In order to protect patients, always advise them to avoid as much direct sun exposure as possible, especially during peak UV radiation hours between 10am and 3pm. Other activities to help protect the skin include: Smoking cessation; applying sunscreen with an SPF of 30 or greater; selecting cosmetic products, contact lenses and sunglasses that provide UV protection; and performing skin self-exams.
Bamler W: The possible health consequences of UV exposure. Dtsch Arztebl Int 2016; 113: 663–4. DOI: 10.3139/arztebl.201663
Uptodate. 2020. Types of Skin Cancer. [online] Available at: <https://www-uptodate-com.jerome.stjohns.edu/contents/overview-of-antiretroviral-agents-used-treathivsearch=antiretroviral%20therapy &source=search_result&selectedTitle=2~150type=default=2> [Accessed June 2, 2020].
Ultraviolet (UV) radiation is a type of electromagnetic radiation that can’t be seen by the human eye. It is released from the sun, as well as from man-made sources like tanning beds, sun lamps, welding torches, etc. UV rays can penetrate into the skin and cause harm by altering skin texture and DNA, which can lead to skin cancers. Basal cell and squamous cell cancers are the most common types of skin cancers. Melanoma is not as common but also the most dangerous type. In addition, UV exposure can also lead to other health issues, including sunburn, premature aging of the skin, eye problems, and weakened immune system.
There are 3 main types of UV rays: UVA, UVB, and UVC. UVA rays have a longer wavelength and are able to penetrate into the dermis. They are the main rays to cause skin cells to age. UVB, the main rays to cause sunburns, has a shorter wavelength and affects the epidermis or superficial outer layer of the skin. UVC rays react with the ozone in our atmosphere and do not reach our skin; they are not normally a risk factor for skin cancer.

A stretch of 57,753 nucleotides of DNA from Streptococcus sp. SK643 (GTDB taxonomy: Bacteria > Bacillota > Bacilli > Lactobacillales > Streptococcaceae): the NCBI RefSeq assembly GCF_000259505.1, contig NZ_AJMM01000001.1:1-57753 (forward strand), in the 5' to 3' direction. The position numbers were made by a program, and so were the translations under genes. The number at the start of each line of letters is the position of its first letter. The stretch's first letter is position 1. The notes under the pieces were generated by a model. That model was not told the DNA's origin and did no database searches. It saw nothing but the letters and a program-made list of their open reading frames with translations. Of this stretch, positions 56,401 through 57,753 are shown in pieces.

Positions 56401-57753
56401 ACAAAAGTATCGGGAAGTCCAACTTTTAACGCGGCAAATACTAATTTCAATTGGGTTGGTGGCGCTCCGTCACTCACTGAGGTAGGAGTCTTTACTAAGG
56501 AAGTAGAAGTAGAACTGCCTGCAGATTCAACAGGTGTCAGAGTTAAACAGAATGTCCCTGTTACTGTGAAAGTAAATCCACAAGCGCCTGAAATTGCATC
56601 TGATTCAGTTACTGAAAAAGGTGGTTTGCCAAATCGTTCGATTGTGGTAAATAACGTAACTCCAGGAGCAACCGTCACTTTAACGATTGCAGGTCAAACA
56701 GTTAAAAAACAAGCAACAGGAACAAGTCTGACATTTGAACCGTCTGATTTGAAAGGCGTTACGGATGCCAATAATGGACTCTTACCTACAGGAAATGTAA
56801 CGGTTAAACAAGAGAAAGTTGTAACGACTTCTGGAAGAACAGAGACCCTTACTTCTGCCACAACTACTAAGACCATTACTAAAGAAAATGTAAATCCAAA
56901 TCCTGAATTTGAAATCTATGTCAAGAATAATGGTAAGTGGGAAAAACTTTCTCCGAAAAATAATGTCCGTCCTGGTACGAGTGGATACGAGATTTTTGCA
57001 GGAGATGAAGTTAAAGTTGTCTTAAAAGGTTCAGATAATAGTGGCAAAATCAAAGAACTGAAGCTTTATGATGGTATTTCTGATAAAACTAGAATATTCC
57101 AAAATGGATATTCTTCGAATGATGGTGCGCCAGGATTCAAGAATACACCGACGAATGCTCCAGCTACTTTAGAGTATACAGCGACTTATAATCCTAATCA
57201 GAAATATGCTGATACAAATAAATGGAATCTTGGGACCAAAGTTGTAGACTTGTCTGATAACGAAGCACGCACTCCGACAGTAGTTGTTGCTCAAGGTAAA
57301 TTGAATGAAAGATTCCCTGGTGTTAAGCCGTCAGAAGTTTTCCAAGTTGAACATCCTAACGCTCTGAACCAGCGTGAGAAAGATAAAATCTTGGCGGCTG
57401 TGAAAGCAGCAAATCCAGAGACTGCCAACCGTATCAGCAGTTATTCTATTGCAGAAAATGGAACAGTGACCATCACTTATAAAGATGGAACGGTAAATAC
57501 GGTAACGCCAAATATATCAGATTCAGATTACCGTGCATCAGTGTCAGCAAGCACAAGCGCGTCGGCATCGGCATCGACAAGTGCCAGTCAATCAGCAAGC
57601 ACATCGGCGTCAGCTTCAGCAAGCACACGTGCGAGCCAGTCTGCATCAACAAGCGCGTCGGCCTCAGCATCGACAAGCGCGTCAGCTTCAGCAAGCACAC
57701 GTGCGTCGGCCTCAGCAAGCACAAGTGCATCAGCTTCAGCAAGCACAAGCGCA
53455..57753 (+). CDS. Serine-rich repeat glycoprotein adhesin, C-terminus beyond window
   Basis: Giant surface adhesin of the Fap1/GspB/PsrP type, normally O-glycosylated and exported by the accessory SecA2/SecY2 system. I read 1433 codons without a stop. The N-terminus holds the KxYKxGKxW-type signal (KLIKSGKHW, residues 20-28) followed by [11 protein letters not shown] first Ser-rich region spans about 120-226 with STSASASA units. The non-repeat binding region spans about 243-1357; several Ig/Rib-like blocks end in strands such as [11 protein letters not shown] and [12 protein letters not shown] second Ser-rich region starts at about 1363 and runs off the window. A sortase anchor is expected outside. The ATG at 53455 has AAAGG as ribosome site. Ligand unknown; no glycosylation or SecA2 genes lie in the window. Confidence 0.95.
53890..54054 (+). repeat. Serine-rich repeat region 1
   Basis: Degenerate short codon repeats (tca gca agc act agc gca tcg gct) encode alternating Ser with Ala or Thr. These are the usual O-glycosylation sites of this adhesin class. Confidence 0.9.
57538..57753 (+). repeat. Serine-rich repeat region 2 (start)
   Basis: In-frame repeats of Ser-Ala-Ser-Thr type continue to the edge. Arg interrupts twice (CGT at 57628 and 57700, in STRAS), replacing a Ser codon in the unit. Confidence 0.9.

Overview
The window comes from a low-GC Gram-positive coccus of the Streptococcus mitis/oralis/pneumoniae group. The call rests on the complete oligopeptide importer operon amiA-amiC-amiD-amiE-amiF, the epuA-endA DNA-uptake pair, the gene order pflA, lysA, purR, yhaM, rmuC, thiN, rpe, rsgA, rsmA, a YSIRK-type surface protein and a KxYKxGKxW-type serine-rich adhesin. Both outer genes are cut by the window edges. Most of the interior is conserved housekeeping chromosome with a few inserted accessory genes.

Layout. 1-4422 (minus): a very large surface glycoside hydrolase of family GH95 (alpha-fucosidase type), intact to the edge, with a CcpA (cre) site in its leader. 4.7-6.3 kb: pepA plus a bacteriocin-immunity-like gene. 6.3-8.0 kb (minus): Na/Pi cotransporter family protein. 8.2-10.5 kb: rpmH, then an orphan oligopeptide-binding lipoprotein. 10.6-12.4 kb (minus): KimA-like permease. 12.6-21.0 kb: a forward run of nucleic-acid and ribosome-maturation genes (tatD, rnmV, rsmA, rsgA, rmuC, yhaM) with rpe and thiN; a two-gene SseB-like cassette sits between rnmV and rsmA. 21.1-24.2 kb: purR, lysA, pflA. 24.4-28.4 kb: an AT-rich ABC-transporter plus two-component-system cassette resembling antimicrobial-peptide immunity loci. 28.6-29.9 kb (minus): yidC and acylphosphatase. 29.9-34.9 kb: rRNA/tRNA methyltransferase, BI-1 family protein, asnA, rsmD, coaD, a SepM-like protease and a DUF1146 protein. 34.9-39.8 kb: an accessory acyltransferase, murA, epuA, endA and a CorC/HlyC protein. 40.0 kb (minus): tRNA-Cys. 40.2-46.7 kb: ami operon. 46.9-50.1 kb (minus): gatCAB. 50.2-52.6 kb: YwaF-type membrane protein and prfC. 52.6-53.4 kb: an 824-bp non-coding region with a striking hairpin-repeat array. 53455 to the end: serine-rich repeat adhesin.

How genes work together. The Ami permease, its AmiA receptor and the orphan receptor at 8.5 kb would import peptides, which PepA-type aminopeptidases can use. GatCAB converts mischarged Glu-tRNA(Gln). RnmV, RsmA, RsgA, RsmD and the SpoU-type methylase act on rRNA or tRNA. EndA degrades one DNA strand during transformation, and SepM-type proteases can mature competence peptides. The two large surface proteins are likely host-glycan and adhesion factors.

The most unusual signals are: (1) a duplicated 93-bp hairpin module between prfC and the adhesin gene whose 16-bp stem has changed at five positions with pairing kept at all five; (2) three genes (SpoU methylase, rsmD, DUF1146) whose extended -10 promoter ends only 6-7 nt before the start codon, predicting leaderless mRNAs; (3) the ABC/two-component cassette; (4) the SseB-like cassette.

The sun is the main source of UV radiation. Risk of skin cancer development is typically related to lifetime sun exposure, but other factors are involved that may make some people more susceptible. Some risk factors include family history, light skin, increased age, immunosuppressive therapy, etc. Medications can also increase the skin’s sensitivity to UV radiation, and extra precautions should be taken to limit sun exposure. Examples include antihistamines, oral contraceptives, NSAIDS, sulfonamide antibiotics, etc.
One benefit of UV exposure is increased vitamin D production. Vitamin D has many health benefits, and deficient individuals will need to bring their levels up. However, rather than increasing UV exposure which can be dangerous, it may be better for these individuals to get vitamin D from their diet or through vitamin supplements.
Ultraviolet (UV) Radiation. American Cancer Society. https://www.cancer.org/cancer/cancer-causes/radiation-exposure/uv-radiation.html. Accessed June 5, 2020.
Ultraviolet radiation is an electromagnetic radiation that comes from the sun and man-made sources like tanning beds and welding torches.There are also different types of UV rays, based on how much energy they have. Higher-energy UV rays are a form of ionizing radiation, which means they have enough energy to remove an electron from an atom or molecule. This radiation can damage the DNA and lead to patients having cancer. Although this is very high energy UV rays, they don't have enough energy to penetrate deeply into the body, therefore, it mainly affects the skin. There are UVA, UVB and UVC rays which are differentiated from the energy levels they have. UVB rays have higher energy than UVB, which can penetrate through the skin, risking patients getting skin cancer. There is an index which can be used to measure how severe the UV rays are reaching the earth’s surface that day. You can use an UV index, which ranges from a rating of 1 through 11. The higher the number, the greater intensity of the UV rays. There are different predicted ratings in areas with a different zip code. Different ways to protect yourself from the UV rays are by wearing sunglasses, using sunscreen (with a high SPF), to stay indoors when the sun is at its peak, which is usually between 11am to 4pm. Other measures you can take are wearing a hat when it's sunny outside, or staying in the shade, etc. These are all measures to help you protect yourself from the risk of getting skin cancer. The 2 most common types of skin cancer that people get are basal cells and squamous cells carcinomas. The rates of skin cancer has significantly increased in people with lighter skin tones, therefore they need to take more precaution to protect themselves.